Ohio University is home to nearly 2,000 highly qualified, award-winning faculty, many of whom teach the University’s eLearning and distance courses. Faculty who teach in our distance learning programs come from disciplines ranging from Accounting to Visual Communications. However, they have two things in common — a passion to make a difference in the lives of their learners-at-a-distance and the expertise and support to do so.
What is Distance Education?A first step in investigating offering courses from a distance is to review standard definitions. The research typically describes the alternatives as:
Technology enhanced learning and technology delivered learning have distinguishable differences. Technology enhanced learning has the opportunity for some face-to-face meetings with the instructor. It is seen as supplemental to the traditional classes, is typically asynchronous, and has instructor-led live sessions. In technology delivered learning, students are never or rarely in physical proximity to the instructor. The class is described as distance education or distance learning, and the content can be delivered with a blend of synchronous and asynchronous technology.
At Ohio University, generally we describe online learning as courses that are delivered 100% online.
Online QualityThe Ohio Learning Network (OLN) Task Force Report on Quality in Distance Learning (2002) “Quality Learning in Ohio and at a Distance” noted a summary of the seven principles of good practice in teaching, originally developed by Chickering and Gamson (1987) and applied later by Chickering and Ehrmann (1996) in “Seven Principles of Good Practice in Undergraduate Education”. Those were to: encourage contact between student and faculty, develop reciprocity and cooperation among students, use active learning techniques, give prompt feedback, emphasize time on task, communicate high expectations, and respect diverse talents and ways of learning. They felt that if the power of the new technology is to be fully realized, they should be employed in ways consistent with the seven principles. From this report, the OLN Task Force determined that quality is defined in many ways in higher education, but the basic elements MUST involve interaction among and between faculty and students. This “relationship building” is a key component in quality learning. The task force went on to offer faculty, student, and institutional roles and responsibilities in online learning. As this task force sees it, the role of faculty include:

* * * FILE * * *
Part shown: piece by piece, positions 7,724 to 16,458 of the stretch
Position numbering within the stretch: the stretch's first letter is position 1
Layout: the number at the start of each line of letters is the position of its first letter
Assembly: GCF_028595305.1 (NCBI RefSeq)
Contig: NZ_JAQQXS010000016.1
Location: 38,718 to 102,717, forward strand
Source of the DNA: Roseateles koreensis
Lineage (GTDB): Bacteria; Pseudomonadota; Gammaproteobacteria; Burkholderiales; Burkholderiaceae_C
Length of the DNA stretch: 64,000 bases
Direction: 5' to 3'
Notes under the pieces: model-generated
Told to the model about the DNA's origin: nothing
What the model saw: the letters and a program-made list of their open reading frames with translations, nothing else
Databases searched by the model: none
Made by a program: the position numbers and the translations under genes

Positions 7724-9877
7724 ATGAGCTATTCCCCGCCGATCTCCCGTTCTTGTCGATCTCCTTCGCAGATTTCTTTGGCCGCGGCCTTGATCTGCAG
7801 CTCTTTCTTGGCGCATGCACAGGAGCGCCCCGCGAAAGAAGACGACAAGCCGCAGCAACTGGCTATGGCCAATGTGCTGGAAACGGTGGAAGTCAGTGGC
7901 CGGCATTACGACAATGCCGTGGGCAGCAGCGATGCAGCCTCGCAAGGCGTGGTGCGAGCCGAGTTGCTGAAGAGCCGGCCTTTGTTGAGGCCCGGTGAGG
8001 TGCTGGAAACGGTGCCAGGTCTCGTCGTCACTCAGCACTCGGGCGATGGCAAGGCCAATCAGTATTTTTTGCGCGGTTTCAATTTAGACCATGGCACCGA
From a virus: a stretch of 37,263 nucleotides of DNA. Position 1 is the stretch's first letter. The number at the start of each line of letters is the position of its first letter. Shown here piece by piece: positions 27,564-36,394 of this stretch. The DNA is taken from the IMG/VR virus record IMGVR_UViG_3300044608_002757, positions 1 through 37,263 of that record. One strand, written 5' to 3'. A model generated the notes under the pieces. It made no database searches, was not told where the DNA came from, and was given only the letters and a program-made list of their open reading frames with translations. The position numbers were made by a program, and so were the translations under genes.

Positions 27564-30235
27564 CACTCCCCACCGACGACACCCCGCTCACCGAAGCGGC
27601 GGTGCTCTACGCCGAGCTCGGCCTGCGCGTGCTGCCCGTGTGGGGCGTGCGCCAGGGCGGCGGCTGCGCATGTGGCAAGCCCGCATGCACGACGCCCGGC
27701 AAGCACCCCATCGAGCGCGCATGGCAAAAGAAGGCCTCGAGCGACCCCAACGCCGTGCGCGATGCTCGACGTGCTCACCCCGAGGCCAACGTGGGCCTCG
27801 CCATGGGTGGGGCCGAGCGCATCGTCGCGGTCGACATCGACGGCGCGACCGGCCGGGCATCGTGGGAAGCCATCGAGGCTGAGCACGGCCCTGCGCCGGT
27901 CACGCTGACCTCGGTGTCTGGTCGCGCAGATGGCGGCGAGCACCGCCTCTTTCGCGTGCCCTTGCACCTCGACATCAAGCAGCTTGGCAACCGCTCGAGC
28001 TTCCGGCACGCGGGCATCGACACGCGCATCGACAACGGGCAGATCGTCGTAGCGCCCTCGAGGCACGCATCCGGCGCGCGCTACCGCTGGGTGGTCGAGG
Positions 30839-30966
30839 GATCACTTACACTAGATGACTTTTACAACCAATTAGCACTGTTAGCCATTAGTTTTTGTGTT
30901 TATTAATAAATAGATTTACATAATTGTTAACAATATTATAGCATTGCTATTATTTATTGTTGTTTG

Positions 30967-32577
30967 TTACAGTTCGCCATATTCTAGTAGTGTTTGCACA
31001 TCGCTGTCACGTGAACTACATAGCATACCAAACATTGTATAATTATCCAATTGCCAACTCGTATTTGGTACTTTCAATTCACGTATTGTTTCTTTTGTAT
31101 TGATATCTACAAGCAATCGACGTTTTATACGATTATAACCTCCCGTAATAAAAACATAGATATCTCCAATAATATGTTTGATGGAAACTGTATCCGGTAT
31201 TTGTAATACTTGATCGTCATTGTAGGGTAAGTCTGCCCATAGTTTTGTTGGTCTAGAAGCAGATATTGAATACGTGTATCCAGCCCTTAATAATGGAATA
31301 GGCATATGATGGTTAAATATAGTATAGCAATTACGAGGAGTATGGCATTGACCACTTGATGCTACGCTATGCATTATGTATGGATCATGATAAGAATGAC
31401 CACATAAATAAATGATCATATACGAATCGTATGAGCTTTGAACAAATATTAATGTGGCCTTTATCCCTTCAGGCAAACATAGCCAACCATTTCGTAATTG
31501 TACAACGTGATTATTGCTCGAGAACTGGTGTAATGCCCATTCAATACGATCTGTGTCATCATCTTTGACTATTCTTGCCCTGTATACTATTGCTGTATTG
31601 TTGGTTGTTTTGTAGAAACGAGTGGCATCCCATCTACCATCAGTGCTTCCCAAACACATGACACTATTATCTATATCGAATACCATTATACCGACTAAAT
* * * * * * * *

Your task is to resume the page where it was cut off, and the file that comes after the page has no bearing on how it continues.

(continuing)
Other distance education researchers would add to this list of instructors’ roles to include providing accessibility, creating a non-threatening and collegial atmosphere with appropriate boundaries, and facilitating and interacting in the course.The role of students, as offered by the OLN Task Force, is preparation for the use of technology and the responsibilities associated with online education. This includes technical expectations, readiness for learning, and set career goals. Other distance education researchers might add to this students’ roles of reading/reflecting, providing input and interaction, and offering mutual support.
Finally, the OLN Task Force suggested that the role of the institution includes: